DISCLAIMER: This Case Study was made as one of the projects of the UX Design Course for the Juno College of Technology, and has no relation to the brand mentioned.

Priscila Mattos | UX Designer | July 2020

View Prototype

OVERVIEW

Project type: UX and UI

Timeline: May 2020 - July 2020

Tools: Sketch, Adobe Illustrator, Figma, Maze



MY DESIGN PROCESS

Design Process

CHALLENGE

The goal of this project was to design a web application for an online grocery service that was easy, quick, convenient and helped the client stand out from other grocery delivery services. I was the sole designer on this project.


PROBLEMS TO SOLVE

Due to the large quantity and variety of items, online grocery shopping can be repetitive and tedious comparing to other online shopping experiences.


EMPATHIZE

The first step in the design thinking process was discovering and determining the user’s needs, behaviours, concerns and motivations when interacting with the Atlantic Superstore website.

Empathy Map
Research Plan

RESEARCH

The main objective of this research is to analyze, critique, and redesign a functional User Experience Flow, understanding what are the user needs and concerns when shopping on the Atlantic Superstore website. It may include, but not limited, the following ideas:


RESEARCH PLAN

Participants will be recruited through friends, family, and personal connections. A link to a Google Form questionnaire including 14 questions based on shopping experiences is going to be sent by e-mail to seven participants who are already engaged in online grocery shopping. They will be able to answer the questionnaire using their desktop or mobile device at home.


RESEARCH COMPONENTS

User surveys

User interviews

Quotes from Research

Qualitative takeaways from questionnaire and interviews:


DEFINE

In this step, the objective was defining the customer’s motivations and needs. It is the key to keep the user at the centre of the design process and rebuild an application that satisfies user and business goals.


Research






HOW MIGHT WE QUESTIONS

I learned from my research that people prefer to shop on a web browser than mobile devices. Therefore, this informed my decision to better improve the web experience because it was already a platform they were more comfortable using. Within the web experience, I wanted to specifically improve the product page and the check out process, and framed them through these ‘how might we’ statements:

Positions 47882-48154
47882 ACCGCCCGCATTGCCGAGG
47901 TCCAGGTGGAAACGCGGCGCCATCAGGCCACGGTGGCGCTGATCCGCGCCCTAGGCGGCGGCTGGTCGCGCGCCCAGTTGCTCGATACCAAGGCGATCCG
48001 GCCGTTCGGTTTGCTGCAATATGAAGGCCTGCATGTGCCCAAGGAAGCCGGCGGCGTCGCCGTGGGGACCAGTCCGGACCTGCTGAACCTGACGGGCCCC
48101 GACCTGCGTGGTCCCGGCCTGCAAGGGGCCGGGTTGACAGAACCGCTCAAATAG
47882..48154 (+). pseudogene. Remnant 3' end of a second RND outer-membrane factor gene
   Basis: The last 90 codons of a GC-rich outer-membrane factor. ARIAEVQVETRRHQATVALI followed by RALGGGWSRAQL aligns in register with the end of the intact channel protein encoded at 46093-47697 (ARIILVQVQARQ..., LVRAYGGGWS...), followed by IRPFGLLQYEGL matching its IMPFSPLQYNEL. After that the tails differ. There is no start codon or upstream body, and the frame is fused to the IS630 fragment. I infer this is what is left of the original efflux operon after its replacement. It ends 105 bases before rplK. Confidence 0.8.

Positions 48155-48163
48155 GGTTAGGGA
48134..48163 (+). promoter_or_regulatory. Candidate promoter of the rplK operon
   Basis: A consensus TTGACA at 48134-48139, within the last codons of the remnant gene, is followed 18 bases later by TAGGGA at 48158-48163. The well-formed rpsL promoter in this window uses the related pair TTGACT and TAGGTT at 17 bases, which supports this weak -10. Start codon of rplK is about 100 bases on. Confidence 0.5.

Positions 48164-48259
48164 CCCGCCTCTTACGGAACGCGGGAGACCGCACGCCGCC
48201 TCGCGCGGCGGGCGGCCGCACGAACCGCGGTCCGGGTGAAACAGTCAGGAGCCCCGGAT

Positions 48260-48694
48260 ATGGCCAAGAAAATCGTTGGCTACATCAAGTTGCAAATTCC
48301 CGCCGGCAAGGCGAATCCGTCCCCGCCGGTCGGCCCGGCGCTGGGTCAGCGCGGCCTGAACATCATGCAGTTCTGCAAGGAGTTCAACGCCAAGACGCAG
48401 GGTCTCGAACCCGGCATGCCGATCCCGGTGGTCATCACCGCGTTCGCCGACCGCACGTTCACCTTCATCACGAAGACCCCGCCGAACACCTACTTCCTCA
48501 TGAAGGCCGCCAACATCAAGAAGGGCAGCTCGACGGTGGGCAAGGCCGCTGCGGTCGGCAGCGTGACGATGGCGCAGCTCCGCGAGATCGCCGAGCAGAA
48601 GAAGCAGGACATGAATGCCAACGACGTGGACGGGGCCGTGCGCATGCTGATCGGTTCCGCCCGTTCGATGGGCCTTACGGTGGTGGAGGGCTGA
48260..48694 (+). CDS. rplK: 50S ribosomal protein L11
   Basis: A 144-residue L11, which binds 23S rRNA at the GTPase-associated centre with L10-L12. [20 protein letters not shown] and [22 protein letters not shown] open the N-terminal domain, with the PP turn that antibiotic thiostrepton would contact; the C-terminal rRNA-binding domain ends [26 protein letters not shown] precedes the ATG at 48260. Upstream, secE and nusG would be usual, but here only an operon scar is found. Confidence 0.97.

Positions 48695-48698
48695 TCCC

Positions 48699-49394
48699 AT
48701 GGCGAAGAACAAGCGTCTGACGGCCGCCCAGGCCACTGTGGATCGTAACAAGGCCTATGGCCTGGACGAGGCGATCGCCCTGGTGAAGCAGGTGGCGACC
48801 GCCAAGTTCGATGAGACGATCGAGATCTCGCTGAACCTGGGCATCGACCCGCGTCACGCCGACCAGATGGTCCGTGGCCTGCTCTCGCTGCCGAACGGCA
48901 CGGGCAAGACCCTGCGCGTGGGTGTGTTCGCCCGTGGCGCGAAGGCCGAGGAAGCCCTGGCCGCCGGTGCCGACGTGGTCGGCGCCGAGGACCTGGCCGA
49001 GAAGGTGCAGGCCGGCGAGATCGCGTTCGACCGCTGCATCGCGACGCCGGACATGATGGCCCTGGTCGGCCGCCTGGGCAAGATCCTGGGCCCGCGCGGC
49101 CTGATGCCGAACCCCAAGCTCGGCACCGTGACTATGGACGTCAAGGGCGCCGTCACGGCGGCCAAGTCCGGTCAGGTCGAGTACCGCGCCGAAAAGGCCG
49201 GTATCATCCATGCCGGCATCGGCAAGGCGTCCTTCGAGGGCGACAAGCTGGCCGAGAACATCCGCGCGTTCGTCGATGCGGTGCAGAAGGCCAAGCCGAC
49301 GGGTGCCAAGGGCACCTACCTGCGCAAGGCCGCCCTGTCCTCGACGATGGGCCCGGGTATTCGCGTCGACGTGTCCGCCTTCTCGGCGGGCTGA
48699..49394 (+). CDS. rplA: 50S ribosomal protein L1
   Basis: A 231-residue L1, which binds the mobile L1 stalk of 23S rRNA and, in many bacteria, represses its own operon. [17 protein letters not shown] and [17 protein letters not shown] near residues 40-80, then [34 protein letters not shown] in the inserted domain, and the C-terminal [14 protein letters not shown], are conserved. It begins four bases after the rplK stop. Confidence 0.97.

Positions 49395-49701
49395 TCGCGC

“How might we improve the check out process for users in order to avoid having one step per screen?”

“How might we reposition products on the webpage to make it understandable for the user?”

User Journey Map

LOW-FIDELITY PROTOTYPE

Since I got enough information about what the user’s needs are, I sketched out some ideas for the new user flow. A clickable prototype was created using InVision to test the main screens.



View low-fidelity prototype here

IDEATE

In this phase, a task flow was created to have a clear idea of the necessary steps that the user needs to complete a task. Also, I created a moodboard with design ideas based on market research data, and then the first wireframe was built using Sketch.

USER FLOW

PROTOTYPE

Iterated wireframes were created in Sketch, and exported into prototyping applications to Figma. This digital mock-up can be tested on users.

USABILITY TESTING

The iterated wireframes and prototype were tested with users in-person and through online, remote user testing platforms (Maze and Zoom), and included: click analysis, time spent on each task, and missing paths. During the testing, users were asked to complete three tasks based on the main user flows: sign up for an account, add a product to cart, then proceed to check out.

Overview and goals/Key findings

Solutions

Based on quantitative and qualitative data from remote usability testing, the following modifications were implemented:

VISUAL DESIGN

Following the brand attributes and design, the original colour palette and typography were kept. Product images have been standardized. I worked in Sketch and Illustrator to create buttons, icons, and colour palette.

KEY LEARNINGS

To my understanding, a clear layout of information and a well-structured user flow motivates the user to stay focused and move towards a goal. The success of the user flow was measured as follows:


In this project I learned:

CONCLUSION

Based on a user-centred study, this is my first project focused on UX/UI. Understanding the user's real pains and needs, I redesigned the Atlantic Superstore mobile website in order to guide the user to complete a task successfully.